It's now more than a decade since the fateful events of 11 September 2001, and there has already been a number of films that have been set around the day, with stories told being somewhat reflective about the country's emotional state and well being as told through the lens of various filmmakers. Stephen Daldry's Extremely Loud & Incredibly Close is perhaps the more matured and measured telling that incredibly encompassed a fair bit of everything extremely horrific involving the Twin Towers collapse without trivializing it, and punches above its weight with its heart-wrenching story.
Based upon the novel by Jonathan Safran Foer, the film tells of how the loss of a father in quite inexplicable terms is dealt with by his wife and son. Tom Hanks stars in a small supporting role as Thomas Schell, a jeweller who shares a solid connection with his son Oskar (Thomas Horn), who suffers from what would be an unproven case of mild Asperger's Syndrome (or so mentioned in passing by Thomas himself), a boy who's really smart with an unbelievable memory for details, but can fly off the handle when being unable to adequately handle his emotions. The happy family situation with mom Linda (Sandra Bullock) and grandmother (Zoe Caldwell) would be shattered, with the bulk of the story dealing with how Oskar assumes a key belonging to dad that's accidentally found in the house, would probably hold a final message meant for him.
So begins a road trip of sorts to hunt down where and what lock the key would actually open, and along the way, like in Karan Johar's My Name is Khan starring Shah Rukh Khan as a man stricken with a similar disease, would meet with various people in his journeys, and the impact his mercurial trip would have on the lives of others, and vice versa, especially since he had struck up a friendship with the mysterious tenant (Max von Sydow) living in his grandmother's home, an elderly gentleman who does not speak a word, and whose identity you would probably have guessed when he appears. And you can count on the number of quirky persons that Oskar encounters in addition to those moved by his account why he's doing what he's doing, some expanded with a proper narrative, while others montaged together, or mentioned only in passing.
What made this film work is the excellent performance by Thomas Horn who plays the protagonist Oskar, whose shoulders the entire film sits on. If he was unbelievable in his portrayal, the story wouldn't work, period, and the young actor held his own against the veteran co-stars without being overawed. His Oskar will grow on you as you sympathize with his hurt, which will be amplified as the story moved along given the many secrets and revelations to be made in due course. There were many scenes that called for an dramatic outburst, which Thomas handled really well without the need to go overboard or over melodramatic. Tom Hanks and Sandra Bullock together made it all vividly believable as a small family unit, although both had really bit roles to play, with Tom Hanks being heard more than being seen through some really harrowing voice messages, and Sandra Bullock being really key to that pivotal closure that tells of any mom's immense love for her child, which got questioned and challenged, that turned out to be one of my favourites scenes amongst many in the movie.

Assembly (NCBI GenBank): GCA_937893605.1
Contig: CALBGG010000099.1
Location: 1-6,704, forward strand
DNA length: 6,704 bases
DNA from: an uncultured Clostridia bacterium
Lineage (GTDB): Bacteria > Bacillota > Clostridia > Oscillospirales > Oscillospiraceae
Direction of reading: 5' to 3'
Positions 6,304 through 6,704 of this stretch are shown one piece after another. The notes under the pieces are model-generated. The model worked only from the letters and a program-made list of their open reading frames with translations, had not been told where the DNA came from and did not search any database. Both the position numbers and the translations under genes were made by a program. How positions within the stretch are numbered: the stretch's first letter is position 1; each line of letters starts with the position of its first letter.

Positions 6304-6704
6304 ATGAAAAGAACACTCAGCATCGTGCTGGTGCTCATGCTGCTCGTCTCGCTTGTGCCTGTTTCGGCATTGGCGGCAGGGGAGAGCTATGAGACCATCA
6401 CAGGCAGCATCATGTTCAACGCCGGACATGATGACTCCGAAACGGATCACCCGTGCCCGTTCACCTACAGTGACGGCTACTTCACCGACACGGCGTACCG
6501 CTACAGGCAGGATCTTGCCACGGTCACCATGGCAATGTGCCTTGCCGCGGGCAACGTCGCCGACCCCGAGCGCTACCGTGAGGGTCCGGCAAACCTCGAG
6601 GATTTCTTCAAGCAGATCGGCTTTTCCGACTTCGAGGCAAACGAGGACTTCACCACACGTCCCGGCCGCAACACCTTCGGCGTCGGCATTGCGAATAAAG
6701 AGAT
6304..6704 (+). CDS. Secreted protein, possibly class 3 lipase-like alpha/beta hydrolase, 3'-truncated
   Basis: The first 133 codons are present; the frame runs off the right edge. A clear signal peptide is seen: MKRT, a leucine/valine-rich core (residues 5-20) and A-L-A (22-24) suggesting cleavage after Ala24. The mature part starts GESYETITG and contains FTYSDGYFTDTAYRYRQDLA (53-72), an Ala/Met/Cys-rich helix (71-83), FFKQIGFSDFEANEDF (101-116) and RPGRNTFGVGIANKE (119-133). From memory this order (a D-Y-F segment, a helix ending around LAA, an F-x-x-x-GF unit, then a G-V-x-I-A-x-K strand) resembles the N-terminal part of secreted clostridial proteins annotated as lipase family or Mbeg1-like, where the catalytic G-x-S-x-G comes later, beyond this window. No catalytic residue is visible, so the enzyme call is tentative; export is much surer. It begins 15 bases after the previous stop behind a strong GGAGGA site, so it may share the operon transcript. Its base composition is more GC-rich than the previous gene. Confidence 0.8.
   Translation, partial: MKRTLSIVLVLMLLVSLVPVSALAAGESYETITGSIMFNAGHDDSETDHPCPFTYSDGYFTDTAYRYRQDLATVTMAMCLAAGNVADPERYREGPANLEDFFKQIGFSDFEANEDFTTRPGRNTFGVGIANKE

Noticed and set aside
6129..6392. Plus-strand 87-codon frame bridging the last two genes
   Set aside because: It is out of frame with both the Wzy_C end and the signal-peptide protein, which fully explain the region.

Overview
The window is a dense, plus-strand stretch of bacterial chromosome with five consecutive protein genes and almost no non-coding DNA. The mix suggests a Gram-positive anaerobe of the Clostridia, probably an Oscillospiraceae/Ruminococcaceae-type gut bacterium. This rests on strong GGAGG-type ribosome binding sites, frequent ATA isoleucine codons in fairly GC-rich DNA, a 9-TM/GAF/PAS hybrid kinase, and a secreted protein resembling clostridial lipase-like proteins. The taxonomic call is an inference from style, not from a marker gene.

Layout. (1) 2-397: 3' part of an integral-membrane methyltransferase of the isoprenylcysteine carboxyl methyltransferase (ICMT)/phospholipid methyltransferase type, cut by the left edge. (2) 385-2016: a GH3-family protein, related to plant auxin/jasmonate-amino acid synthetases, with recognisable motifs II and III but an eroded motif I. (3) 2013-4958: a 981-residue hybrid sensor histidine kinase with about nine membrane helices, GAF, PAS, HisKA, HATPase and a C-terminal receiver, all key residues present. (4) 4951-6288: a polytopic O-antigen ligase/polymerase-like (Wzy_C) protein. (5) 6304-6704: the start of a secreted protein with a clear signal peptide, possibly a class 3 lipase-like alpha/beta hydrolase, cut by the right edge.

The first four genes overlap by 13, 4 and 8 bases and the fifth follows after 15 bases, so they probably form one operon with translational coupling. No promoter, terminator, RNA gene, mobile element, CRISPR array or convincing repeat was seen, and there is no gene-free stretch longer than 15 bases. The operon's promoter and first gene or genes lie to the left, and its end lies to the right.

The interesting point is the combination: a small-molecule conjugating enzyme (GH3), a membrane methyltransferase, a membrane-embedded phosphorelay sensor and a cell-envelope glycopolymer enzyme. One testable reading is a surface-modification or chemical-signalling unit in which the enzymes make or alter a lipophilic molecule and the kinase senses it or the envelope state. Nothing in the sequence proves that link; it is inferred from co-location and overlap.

But of course Max von Sydow is getting all the attention here with his Oscar nomination for a non-speaking role, since his character doesn't speak for no particular reason and relies on a notepad, if not only to showcase how talented the actor is in being able to emote with a critical communications medium of speech being taken away from him, which he excelled. Before watching his performance I would have thought Christopher Plummer may have already bagged the award, but after doing so I'm not really all that sure now, and it could likely be down to the wire.
With a rousing yet moving score by Alexandre Desplat, Extremely Loud and Incredibly Close deals with Oskar's guilt and his inability to recognize that emotion, nor being able to handle it with an emotional maturity, after all, he's only a kid despite having a relatively high IQ, has to struggle with his EQ and a condition. What worked wonders is how the film managed to reach out through its characters to those affected by the worst day of their lives as Oskar labelled it, and come to terms with things that happen seemingly in random fashion that offers little closure, of the symbolism of burying an empty box.
Some may feel cheated by the lack of a big reveal after the trouble and efforts gone through, but I thought that reflected what life sometimes dishes out to us, that there is almost always a lack of distinct answers, and even if not then there will always be shades of grey rather than distinct black and white. It's the little stories and moments in the film that contributed to its overall emotional weight, before the final arc involving mom that really sealed the deal, and opened up the tear ducts. The film may have gotten polarized responses like Terrence Malick's The Tree of Life, but in my books it's one powerful drama that hit all the necessary sweet spots. Highly recommended!